Later that night, journals and trigonometry put away finally, Wendy stared at her phone. It was kinda late, but the person she wanted to talk to was certainly a night owl in their own right. She figured a text might be the way to start this conversation. She still winced when she realized it was nearly 11pm.

                                                                                                                                                                                                         10:53
                                                                                                                                                                                           Hey, Dipper. You awake?

                    10:54
                    Yeah, what’s up?
                                                                                                                                                                                                         10:54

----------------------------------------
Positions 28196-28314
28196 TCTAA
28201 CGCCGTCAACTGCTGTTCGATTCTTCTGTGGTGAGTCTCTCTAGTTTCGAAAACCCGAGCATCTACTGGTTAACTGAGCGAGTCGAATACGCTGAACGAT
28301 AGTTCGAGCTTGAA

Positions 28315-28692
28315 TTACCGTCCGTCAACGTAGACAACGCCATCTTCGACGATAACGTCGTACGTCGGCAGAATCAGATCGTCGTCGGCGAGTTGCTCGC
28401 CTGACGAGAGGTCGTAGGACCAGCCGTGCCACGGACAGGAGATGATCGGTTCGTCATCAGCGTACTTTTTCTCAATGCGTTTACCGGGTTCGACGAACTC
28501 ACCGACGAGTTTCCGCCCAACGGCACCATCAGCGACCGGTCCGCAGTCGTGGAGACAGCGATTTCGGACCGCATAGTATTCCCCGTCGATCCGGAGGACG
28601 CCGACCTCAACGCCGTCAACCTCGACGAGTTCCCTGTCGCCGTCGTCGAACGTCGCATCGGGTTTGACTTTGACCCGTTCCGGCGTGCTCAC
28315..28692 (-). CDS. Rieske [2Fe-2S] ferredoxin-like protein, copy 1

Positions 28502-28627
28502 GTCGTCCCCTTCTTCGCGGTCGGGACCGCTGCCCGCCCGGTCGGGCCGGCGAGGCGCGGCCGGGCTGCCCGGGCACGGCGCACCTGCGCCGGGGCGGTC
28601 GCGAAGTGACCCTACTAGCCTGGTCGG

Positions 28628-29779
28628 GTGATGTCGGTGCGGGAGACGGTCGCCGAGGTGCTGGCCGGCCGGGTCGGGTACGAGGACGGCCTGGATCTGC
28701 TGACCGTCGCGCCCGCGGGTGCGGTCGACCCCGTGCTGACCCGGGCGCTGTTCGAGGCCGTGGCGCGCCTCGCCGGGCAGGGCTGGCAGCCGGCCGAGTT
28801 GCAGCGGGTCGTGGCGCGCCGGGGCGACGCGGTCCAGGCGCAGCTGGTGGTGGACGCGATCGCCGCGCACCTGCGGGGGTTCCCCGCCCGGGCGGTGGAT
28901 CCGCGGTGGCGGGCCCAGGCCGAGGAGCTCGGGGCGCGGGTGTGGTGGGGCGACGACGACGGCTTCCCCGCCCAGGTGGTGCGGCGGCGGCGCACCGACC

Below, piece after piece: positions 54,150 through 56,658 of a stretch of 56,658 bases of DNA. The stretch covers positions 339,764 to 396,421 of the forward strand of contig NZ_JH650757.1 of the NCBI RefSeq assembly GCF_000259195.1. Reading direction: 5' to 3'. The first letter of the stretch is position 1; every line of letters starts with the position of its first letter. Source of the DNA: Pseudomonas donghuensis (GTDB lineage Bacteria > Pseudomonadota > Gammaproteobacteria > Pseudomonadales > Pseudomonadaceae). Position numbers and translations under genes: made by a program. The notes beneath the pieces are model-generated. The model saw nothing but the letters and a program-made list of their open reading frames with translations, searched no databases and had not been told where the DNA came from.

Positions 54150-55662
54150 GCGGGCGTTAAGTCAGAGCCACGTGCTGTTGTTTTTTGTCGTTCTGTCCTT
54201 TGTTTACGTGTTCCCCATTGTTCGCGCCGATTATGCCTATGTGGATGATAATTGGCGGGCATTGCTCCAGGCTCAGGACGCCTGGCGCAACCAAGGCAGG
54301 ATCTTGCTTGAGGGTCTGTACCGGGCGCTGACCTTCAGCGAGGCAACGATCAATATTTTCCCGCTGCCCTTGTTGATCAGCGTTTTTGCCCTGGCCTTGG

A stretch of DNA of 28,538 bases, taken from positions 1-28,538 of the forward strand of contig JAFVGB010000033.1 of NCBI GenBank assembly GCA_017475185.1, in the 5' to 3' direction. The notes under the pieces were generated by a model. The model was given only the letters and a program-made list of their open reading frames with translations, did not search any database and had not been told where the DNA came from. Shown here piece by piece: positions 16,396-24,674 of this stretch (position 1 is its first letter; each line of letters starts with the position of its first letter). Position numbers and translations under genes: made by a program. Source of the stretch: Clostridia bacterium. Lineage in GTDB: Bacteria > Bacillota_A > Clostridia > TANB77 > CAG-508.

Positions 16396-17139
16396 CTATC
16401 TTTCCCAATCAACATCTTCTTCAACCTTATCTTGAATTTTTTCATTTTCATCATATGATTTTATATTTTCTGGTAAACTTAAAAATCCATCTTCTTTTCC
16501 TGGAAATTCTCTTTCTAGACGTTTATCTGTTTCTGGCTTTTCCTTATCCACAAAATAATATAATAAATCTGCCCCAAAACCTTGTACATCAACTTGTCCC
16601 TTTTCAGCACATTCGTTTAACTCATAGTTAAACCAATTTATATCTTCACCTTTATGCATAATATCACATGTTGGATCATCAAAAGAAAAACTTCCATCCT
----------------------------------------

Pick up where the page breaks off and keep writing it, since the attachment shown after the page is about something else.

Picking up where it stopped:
Mind if I call? It’s honestly too weird to text about.

Wendy’s phone buzzes right away.

“Hey, dude. How’s California?”

“Boring as ever.”

“Things are surprisingly quiet around here, since...you know. Everyone’s taking that “Never Mind All of That!” stance pretty seriously.”

“That’s good. Is that good?”

“With the Society of the Blind Eye gone, folks have just sort of quietly acknowledged whatever weird stuff they see and just ignored it. We’re in trouble if the gnomes ever find the supermarket, though, I can tell you that much.”

“I can only imagine! Um, Wendy. I know you didn’t call me at 11 at night to talk about the gnomes.”

“I didn’t.” Wendy doesn’t even know where to start.

“Want to tell me what’s up?”